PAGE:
Krzyzewski’s early desire to become a teacher and coach resulted from strong positive influences. A nun at his Catholic grade school helped nurture traits such as sensitivity, which were the foundation for his value system, he told the Academy of Achievement, and a high school coach inspired him to reach further than he thought possible by believing in him and teaching him not to be afraid of failure.
Fostering Cohesiveness Among Individuals
Krzyzewski tells SUCCESS that as he advanced in his career, he learned to bring out the best in his players and teams. He learned to shape each team differently, adapting to its members, situations and demands. Any team begins as “a collection of individuals,” Krzyzewski points out. Each player comes with his own style of play, way of thinking, history and view of the game.
One common denominator Krzyzewski insists on with his players is that they are truly interested and excited about playing for Duke. It’s essential to pick the right people for the team, and to make sure those players possess the “right chemistry of talents and personalities,” he says. “A kind of balance is important so that the skills complement one another in order to cover all the elements of the game. With personalities, it’s the same way. Stronger personalities can motivate the team and get them fired up, while gentler personalities can provide the calm, grounded sense that is just as important for staying focused during big moments.”
But team-thinking is not automatic simply because all members are wearing the same jersey, he says. Establishing a pattern of effective communication is essential in creating cohesiveness between those individuals. Just about everything else a team needs to succeed— respect, trust, understanding—stems from communication, and that starts with eye contact, Coach K says, whether he’s talking to Duke’s current superstar Kyle Singler or NBA great Kobe Bryant.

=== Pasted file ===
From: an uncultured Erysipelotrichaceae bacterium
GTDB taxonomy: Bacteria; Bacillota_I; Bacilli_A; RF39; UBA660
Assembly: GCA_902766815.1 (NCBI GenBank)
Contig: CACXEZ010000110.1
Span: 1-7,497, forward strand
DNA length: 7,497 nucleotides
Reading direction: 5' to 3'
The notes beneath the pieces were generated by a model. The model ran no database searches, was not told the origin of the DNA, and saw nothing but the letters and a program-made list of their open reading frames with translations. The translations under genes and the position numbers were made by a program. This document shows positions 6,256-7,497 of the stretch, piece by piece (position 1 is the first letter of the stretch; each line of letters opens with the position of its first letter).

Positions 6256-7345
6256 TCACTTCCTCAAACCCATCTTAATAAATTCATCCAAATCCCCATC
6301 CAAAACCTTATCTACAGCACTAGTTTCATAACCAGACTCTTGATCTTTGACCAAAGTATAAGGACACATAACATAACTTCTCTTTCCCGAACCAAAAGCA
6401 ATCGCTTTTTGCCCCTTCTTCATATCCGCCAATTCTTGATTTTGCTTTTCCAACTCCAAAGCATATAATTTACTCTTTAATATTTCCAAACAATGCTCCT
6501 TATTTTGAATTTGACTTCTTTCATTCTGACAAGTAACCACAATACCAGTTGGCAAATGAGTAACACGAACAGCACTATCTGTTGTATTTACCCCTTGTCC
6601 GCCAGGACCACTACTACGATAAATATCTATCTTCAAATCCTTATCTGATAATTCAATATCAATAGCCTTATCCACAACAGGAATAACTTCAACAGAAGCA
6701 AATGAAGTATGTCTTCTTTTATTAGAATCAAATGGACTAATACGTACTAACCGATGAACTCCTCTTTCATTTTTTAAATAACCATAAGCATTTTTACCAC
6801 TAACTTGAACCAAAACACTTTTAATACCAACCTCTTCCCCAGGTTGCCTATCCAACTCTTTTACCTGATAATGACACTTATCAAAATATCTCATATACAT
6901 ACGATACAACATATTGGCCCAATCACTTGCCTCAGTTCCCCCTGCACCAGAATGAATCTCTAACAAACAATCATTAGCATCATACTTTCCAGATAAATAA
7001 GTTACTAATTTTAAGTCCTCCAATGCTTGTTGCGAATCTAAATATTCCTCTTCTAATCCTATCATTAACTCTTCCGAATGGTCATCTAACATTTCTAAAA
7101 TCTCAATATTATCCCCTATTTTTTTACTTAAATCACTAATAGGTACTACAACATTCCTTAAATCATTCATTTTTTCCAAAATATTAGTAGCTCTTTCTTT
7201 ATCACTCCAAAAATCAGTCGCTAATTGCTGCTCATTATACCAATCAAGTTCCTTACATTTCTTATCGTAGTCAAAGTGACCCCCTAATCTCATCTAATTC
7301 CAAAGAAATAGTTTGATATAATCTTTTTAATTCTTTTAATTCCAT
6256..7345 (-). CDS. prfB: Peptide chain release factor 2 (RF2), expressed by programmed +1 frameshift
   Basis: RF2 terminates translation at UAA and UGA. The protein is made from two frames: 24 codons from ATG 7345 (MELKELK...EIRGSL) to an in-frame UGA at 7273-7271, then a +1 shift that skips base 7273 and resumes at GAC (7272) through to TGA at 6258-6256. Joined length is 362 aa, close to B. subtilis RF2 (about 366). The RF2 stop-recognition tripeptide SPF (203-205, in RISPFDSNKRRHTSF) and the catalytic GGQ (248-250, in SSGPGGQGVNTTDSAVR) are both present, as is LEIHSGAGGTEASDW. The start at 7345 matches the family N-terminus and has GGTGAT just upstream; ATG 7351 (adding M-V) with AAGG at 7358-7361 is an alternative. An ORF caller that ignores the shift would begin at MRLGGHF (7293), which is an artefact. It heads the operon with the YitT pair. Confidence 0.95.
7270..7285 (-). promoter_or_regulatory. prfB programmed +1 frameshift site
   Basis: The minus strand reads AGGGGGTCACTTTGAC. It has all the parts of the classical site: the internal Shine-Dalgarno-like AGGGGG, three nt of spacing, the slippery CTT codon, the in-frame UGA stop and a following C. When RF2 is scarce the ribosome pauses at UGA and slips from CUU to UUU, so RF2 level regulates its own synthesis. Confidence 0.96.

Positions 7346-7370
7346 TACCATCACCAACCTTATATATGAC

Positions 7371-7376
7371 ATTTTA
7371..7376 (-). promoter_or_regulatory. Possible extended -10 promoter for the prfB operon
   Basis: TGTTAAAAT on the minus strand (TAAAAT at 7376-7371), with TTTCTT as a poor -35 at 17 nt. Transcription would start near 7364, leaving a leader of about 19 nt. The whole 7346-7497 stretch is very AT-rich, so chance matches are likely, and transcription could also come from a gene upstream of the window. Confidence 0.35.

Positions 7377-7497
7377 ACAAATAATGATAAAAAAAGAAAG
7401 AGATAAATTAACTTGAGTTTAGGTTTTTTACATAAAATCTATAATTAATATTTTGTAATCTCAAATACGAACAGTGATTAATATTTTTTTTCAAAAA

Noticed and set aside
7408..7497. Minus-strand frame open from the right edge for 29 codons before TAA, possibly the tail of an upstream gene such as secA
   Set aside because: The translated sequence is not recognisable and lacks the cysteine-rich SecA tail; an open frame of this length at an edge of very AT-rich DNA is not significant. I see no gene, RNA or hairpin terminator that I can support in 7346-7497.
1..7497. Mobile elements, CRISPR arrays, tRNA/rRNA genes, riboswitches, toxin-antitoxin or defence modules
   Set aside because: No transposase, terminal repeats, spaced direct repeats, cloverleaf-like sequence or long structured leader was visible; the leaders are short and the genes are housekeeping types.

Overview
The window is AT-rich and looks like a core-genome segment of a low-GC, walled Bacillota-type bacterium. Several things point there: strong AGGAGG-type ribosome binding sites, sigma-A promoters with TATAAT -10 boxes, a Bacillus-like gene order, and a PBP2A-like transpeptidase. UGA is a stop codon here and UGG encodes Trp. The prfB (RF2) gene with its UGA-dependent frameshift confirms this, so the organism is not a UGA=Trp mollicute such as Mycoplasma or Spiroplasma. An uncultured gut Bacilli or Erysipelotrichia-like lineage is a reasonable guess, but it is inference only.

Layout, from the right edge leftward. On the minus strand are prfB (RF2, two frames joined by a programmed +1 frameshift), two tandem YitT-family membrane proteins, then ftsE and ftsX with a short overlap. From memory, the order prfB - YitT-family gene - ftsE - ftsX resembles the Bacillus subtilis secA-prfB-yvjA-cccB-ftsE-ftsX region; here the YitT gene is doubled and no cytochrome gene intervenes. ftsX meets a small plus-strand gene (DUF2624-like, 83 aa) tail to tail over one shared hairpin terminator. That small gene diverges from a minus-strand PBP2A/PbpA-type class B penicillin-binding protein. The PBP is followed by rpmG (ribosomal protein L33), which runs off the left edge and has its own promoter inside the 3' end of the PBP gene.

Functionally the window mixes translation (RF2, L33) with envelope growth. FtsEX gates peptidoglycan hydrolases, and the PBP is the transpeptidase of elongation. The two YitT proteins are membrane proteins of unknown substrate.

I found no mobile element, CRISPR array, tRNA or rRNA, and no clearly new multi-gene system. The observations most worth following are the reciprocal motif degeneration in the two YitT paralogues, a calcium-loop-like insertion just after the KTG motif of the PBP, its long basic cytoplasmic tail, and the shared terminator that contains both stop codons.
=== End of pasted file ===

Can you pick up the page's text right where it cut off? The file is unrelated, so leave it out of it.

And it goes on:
“Eye contact is an essential part of communication with every team that I coach. It’s hard to not tell the truth to someone when you’re looking them in the eye, so it is a way to quickly build a sense of trust,” he says. “It is also a sign of respect: I respect you as a player, and I expect you to respect me as a coach. That mutual respect is key in building a successful team.”
The Challenge: To Lead Leaders
Three years ago, Krzyzewski faced an unusual challenge when he was asked by the board chairman of USA Basketball, Jerry Colangelo, to take the helm of America’s Olympic basketball program. For years, the USA team has comprised professional players who chase world championships and Olympic gold medals in their off-seasons. And for several years, the once-dominant USA team had been faltering, with a sixth-place finish in the 2002 world championships.
To be successful with Team USA, Krzyzewski had to lead players who were winning at a higher level of the game than he was coaching. And most of his talent-laden teams in international competition comprised players who have been the leaders of every team for which they’ve played. To corral all these individuals into a unit operating under his principles and philosophies, Coach K relied on the tried-and- true: respect.